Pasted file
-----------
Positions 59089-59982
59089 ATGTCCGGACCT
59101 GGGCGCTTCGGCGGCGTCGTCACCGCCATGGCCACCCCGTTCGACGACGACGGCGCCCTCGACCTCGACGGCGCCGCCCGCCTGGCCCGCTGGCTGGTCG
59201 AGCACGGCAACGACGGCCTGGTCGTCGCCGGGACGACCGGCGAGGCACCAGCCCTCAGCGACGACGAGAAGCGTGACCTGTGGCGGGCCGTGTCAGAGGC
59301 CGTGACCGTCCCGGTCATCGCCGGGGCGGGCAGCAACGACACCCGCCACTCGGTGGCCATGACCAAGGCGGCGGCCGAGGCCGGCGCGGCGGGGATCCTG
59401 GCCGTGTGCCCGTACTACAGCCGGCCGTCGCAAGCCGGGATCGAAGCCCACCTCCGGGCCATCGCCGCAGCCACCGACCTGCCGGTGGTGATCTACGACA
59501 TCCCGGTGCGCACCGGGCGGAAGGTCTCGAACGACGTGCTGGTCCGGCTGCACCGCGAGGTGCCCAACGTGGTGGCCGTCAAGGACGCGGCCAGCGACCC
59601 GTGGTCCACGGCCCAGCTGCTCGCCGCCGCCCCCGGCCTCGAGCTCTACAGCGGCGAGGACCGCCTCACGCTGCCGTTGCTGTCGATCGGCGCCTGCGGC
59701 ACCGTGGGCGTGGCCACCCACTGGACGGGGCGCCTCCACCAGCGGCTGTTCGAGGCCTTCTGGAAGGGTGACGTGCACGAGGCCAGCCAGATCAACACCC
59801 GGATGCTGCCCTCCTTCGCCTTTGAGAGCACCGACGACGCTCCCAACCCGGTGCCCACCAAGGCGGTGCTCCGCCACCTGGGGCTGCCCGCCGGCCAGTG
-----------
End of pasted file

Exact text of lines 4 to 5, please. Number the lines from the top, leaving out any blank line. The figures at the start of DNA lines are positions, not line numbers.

59201 AGCACGGCAACGACGGCCTGGTCGTCGCCGGGACGACCGGCGAGGCACCAGCCCTCAGCGACGACGAGAAGCGTGACCTGTGGCGGGCCGTGTCAGAGGC
59301 CGTGACCGTCCCGGTCATCGCCGGGGCGGGCAGCAACGACACCCGCCACTCGGTGGCCATGACCAAGGCGGCGGCCGAGGCCGGCGCGGCGGGGATCCTG